By the time I got neck-deep in college, I knew my mission. The first story I presented in my fiction class told the 1,001 reasons no one should be a Christian. Never mind how boring that made the prose—the message mattered more. My poems featured forceful, angry words about the “non-existing god” and the fantasies of the Bible. I argued in philosophy class with those foolish believers (though I used more colorful words than that to describe them).
I had the angry atheist thing down.
Then, God blew me out of the water. With a little hard love and lot of grace, the Creator of this spinning blue orb made Himself so real to me that there was no rational way to deny it.
But I’m a firm believer that God doesn’t waste anything—not even my atheistic past. For one, I’ve saved those angry polemics to remind me of the path I’ve walked. For another, being an atheist gave me a perspective (for good and bad) that I might not have had as a staunch, from-childhood Christian. And it’s something that Mike McHargue (Christian-turned-atheist-turned-follower-of-Christ) talks about as well in a trending blog post. For him, being an atheist showed him how some Christians avoid living in the now:
“Christians think about the afterlife a lot. I never understood how much until I stopped believing in life after death. We're so concerned with Heaven, Hell and who goes where that we forget about this life. Our Scriptures talk much more about this life than the next, but our focus often doesn't reflect that.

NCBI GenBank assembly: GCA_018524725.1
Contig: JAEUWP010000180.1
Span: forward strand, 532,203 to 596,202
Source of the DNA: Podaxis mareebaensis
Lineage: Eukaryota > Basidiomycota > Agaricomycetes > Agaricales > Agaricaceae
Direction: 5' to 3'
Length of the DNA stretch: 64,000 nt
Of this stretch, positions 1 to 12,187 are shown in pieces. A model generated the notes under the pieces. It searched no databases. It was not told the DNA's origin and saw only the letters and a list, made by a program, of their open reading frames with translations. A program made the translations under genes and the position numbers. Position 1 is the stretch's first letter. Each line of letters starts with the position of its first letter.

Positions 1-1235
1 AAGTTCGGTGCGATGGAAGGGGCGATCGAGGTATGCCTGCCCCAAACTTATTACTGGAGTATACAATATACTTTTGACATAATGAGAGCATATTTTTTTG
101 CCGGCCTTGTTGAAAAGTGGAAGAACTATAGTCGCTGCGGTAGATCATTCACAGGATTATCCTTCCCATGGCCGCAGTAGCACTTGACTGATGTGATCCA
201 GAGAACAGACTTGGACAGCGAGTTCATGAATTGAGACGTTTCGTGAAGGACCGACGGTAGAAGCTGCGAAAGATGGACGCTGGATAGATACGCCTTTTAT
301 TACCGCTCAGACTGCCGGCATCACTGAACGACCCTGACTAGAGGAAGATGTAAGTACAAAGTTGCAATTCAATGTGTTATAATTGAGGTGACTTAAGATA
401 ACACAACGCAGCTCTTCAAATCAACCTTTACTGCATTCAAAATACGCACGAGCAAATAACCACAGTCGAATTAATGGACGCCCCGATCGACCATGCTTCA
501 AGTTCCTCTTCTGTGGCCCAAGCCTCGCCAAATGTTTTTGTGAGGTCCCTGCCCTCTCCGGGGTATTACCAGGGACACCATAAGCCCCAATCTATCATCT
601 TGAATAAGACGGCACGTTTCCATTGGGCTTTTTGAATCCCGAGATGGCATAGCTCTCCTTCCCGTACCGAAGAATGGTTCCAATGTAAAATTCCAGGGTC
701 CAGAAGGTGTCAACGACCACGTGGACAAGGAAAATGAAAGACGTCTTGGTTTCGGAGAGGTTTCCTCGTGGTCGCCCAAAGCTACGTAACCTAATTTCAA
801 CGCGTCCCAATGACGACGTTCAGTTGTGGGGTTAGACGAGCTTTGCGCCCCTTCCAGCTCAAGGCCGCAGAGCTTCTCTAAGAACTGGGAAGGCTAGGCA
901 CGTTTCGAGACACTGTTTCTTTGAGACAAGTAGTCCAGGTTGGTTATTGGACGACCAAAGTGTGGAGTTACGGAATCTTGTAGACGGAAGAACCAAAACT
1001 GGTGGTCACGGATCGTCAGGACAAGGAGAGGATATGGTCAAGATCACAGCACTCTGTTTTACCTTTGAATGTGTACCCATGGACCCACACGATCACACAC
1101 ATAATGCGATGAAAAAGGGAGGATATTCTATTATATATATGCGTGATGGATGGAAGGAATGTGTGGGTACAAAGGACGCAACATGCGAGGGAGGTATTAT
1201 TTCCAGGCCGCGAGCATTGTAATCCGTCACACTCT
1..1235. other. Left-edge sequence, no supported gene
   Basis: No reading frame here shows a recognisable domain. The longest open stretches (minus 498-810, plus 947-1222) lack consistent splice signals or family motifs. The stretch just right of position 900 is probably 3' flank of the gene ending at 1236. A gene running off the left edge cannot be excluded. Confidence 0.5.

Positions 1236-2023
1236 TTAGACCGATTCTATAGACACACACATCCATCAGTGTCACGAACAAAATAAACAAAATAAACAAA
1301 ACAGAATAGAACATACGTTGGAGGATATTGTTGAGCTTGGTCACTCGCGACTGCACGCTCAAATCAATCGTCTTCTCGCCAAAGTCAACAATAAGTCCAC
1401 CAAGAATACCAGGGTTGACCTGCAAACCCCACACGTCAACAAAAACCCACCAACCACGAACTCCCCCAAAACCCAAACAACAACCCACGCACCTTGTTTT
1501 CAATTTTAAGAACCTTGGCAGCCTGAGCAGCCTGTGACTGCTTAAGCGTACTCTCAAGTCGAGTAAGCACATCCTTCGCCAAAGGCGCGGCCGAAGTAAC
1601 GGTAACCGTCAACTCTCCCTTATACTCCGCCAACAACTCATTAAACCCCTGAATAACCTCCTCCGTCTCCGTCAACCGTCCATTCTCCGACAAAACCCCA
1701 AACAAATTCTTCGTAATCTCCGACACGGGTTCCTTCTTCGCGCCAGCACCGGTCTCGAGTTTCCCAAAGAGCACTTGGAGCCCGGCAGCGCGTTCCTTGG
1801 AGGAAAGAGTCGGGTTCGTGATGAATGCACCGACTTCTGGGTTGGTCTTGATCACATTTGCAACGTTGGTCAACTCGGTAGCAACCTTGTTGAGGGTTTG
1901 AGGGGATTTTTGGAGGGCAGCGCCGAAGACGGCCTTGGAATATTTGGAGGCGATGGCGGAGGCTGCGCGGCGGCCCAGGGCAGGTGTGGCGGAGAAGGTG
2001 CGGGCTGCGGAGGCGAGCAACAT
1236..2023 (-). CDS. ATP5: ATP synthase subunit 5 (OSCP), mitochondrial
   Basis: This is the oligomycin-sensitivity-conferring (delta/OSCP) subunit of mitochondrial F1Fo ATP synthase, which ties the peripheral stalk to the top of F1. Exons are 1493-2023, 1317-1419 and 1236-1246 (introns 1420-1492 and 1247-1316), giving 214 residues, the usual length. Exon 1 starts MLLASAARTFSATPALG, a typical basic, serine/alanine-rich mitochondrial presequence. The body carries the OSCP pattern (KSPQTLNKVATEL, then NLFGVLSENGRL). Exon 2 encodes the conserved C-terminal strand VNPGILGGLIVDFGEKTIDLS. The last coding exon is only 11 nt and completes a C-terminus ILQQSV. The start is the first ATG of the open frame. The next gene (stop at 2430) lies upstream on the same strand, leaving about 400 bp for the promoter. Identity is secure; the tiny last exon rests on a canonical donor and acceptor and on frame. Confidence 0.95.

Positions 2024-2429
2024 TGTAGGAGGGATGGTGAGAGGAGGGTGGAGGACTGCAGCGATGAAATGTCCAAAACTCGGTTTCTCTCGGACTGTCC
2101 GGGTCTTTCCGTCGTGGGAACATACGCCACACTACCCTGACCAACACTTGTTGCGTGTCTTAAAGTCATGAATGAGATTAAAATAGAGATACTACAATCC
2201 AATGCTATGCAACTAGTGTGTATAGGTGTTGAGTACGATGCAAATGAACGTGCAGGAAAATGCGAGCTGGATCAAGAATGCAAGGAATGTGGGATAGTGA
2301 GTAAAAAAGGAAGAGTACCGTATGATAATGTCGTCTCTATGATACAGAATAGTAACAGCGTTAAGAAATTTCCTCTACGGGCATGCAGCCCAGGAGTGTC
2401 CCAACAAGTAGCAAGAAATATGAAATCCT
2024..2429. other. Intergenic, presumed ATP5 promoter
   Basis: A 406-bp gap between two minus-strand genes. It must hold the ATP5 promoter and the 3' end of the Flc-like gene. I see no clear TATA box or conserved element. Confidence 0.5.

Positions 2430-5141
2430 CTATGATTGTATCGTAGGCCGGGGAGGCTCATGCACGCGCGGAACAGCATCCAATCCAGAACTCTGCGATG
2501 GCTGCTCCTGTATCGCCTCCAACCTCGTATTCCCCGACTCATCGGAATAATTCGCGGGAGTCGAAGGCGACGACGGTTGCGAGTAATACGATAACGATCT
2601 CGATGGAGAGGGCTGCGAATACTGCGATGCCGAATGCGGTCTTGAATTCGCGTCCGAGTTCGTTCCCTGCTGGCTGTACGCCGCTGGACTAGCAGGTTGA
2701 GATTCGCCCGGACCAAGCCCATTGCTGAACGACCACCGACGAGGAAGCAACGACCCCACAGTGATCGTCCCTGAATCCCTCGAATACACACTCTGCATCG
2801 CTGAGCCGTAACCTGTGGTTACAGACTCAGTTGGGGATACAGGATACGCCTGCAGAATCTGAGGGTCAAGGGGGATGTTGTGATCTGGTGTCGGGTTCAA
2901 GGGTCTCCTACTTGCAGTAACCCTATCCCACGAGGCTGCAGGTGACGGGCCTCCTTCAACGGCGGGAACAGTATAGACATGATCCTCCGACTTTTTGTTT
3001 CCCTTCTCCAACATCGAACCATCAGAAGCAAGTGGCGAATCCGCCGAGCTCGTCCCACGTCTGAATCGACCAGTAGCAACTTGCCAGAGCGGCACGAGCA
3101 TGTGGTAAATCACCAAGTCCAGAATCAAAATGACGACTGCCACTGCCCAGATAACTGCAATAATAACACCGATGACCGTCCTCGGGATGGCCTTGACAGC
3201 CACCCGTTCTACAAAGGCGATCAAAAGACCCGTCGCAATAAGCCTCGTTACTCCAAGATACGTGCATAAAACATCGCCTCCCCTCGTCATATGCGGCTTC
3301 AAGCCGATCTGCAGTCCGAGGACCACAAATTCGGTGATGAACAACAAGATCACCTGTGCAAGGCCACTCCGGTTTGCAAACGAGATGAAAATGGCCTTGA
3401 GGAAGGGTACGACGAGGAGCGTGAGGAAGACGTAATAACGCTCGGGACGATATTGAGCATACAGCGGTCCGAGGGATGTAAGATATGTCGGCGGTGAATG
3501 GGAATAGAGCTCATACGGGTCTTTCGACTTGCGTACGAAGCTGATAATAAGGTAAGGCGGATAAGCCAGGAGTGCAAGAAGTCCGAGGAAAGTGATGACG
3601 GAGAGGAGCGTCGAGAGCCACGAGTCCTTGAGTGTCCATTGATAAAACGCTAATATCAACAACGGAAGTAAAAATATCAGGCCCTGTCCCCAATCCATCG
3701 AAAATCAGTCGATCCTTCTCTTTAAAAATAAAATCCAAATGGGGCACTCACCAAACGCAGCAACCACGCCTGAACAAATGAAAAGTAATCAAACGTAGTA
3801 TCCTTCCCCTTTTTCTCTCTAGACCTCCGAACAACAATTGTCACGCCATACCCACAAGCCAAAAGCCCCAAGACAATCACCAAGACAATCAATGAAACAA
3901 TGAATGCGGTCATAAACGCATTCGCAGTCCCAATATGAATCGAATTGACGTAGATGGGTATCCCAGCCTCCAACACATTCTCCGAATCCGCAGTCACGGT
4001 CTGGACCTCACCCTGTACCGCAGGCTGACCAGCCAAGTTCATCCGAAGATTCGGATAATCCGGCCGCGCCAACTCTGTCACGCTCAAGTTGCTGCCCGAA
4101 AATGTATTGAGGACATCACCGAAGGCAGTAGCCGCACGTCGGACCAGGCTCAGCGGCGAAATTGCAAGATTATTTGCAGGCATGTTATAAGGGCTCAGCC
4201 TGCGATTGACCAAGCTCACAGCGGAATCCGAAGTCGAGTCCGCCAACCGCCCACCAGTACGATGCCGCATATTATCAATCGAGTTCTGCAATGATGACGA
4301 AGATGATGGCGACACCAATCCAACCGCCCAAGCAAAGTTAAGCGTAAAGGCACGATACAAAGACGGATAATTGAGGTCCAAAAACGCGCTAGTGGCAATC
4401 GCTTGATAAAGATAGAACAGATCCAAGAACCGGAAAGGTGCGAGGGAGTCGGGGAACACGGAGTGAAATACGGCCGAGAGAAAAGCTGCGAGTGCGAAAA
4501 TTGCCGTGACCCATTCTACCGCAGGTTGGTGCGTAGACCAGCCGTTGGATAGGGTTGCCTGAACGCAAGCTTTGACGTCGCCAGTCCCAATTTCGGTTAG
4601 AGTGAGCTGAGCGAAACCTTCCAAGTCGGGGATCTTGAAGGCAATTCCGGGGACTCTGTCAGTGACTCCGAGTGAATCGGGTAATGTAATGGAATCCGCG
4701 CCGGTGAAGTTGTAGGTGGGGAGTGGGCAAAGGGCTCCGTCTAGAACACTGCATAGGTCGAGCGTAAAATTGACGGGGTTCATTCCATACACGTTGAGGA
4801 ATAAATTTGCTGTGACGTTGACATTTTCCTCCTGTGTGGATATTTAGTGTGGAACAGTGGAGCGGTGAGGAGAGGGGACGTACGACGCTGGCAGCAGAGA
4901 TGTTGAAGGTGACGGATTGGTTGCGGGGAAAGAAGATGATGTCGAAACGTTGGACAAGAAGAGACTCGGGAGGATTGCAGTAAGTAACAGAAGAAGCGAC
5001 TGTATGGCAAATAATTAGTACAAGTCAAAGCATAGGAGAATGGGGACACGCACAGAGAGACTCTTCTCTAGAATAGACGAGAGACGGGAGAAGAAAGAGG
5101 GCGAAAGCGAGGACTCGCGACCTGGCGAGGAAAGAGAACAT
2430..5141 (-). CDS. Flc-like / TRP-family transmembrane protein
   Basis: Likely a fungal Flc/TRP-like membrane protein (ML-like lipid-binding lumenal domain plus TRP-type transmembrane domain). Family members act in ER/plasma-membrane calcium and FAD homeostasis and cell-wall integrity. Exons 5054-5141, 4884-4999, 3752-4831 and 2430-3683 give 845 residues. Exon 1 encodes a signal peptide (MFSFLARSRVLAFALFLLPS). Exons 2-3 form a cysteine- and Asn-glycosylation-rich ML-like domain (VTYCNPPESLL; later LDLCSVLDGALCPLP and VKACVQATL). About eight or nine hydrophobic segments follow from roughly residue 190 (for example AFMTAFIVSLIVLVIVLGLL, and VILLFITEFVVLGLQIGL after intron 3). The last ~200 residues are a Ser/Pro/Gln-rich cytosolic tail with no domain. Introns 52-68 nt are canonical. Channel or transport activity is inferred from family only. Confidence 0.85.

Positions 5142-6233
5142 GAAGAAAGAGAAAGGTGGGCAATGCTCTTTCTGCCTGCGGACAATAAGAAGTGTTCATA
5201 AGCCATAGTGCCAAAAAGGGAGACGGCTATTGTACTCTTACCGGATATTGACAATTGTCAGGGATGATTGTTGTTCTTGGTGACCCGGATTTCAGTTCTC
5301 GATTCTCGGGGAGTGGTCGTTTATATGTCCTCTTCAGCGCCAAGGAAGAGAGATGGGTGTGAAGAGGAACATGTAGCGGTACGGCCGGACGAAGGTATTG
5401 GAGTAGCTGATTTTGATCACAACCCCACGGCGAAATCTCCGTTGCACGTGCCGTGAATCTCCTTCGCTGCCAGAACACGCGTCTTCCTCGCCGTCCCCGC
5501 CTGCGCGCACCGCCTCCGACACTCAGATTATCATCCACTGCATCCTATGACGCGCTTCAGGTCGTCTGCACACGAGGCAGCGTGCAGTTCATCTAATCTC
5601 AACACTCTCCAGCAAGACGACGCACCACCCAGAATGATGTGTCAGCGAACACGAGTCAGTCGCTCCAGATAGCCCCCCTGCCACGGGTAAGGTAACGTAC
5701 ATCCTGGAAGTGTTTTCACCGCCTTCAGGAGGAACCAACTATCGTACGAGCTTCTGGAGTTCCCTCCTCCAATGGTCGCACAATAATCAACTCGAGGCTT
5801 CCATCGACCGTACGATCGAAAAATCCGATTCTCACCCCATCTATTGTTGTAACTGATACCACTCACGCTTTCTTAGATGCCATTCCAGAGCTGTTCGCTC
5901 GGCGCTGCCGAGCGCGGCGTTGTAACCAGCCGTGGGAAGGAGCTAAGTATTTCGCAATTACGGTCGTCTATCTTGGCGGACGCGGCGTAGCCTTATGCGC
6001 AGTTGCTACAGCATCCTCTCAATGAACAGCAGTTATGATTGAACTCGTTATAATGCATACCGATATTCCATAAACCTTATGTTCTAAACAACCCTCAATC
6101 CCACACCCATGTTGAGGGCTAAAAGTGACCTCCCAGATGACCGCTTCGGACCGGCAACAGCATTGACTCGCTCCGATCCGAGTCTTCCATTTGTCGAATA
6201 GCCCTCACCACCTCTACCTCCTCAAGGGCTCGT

“Atheists don't have that luxury. With no God and no afterlife, atheists must concern themselves with the here and now. With no savior, atheists must work to address suffering with their own hands. With no heaven or hell, atheists have to savor and enjoy every moment as a gift.
“I haven't lost that perspective. The Good News means little to someone who is starving or who has no roof over their head. Likewise, I am mindful of all those moments we have now that reflect the Kingdom of God. Every Sunday I spend singing with my friends and family at church is divine. Each touch of my wife's hand is a blessing, and every twirl my daughters make down the hall fills me with life.”
As for me, my time as an atheist showed (very clearly) that some Christians think of unbelievers as “the enemy.” But the Jesus followers who finally helped me see God refused to be turned off by my bravado and belligerence. They could see the man beneath the “rational” veneer, a man scared of eternity. They kept praying and kept reaching out until God opened my eyes.
In a recent video for BibleStudyTools.com, Pastor Judah Smith shows how John 3:16 helps us have a heart for non-Christians:
What about you? How has your past helped you in your Christian walk today? Are you a former atheist who now follows Jesus? Share your story.